First Republic Bank plans to launch private-label RMBS deal
First Republic is preparing a private-label residential mortgage-backed securities transaction and could be the first bank to launch this type of deal since the coronavirus initially roiled U.S. markets in mid-March.
"Prior to COVID happening, the market was having its best year since the [2007-2008] crisis happened, but having the pandemic just really changed plans for everyone," said Susan Hosterman, senior director at Fitch Ratings. "Now we're starting to see issuance come back."
Fitch and Kroll Bond Ratings Service issued presale reports on the transaction.
The loans in the $300 million deal were made to high net-worth borrowers with strong reserves, according to the presale reports. Since they are adjustable-rate mortgages with a 10-year interest-only period, the loans did not fit within the parameters of the qualified mortgage safe harbor. The mortgages amortize over a 30-year period in total. The investor loan concentration was 11%.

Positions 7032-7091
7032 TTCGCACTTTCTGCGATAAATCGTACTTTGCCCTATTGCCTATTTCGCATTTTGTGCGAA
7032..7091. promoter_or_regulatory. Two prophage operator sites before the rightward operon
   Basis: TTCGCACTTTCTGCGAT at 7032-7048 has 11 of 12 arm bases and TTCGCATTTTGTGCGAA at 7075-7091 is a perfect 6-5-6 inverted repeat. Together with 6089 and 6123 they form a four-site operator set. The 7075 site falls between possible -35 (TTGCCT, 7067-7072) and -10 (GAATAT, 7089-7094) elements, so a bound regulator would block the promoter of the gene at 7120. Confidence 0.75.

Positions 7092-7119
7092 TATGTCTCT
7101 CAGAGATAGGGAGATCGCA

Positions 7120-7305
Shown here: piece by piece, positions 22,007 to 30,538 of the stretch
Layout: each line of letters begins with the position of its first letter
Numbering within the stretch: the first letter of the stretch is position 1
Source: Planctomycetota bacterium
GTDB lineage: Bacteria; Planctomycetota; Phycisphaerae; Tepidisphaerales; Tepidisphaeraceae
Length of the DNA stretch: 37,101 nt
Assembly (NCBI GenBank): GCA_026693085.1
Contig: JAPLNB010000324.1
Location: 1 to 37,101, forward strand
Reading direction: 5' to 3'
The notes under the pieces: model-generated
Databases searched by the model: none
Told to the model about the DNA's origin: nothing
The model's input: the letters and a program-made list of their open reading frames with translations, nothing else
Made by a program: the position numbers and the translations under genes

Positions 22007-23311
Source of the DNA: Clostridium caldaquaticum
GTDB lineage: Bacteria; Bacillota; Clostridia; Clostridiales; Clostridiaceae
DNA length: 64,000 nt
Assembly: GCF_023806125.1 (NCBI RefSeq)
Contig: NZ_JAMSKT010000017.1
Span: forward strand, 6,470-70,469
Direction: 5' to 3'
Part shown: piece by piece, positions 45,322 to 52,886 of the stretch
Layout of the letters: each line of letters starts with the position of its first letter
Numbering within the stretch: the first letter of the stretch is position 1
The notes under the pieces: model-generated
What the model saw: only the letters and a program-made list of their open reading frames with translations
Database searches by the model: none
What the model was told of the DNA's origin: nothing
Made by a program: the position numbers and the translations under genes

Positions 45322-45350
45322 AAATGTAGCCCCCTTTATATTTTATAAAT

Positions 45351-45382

Most loans met traditional full-documentation standards, but First Republic noted that a small percentage had minor shortcomings, such as a lack of an additional reverification of employment right before closing. Reverification of employment has become more of a priority due to the recent coronavirus-related rise in unemployment. The average age of the loans in the deal is seven months.
Banks are not typical issuers of private-label RMBS, but some have been participating in the market in cases where it looked more attractive than holding the loans in portfolio. While issuance has been sparse recently and buyers are skittish, there is some investor appetite relative to the low supply.
This marks First Republic's first deal under its own name since the 2007-2008 crisis, but it has frequently contributed loans to other players’ transactions since then.
IO loans resulted in payment shock that hurt borrowers during the 2007-2008 crisis, but many of those borrowers were underwritten using loose criteria, and IO loans made to high net-worth borrowers with sufficient reserves tend to perform better.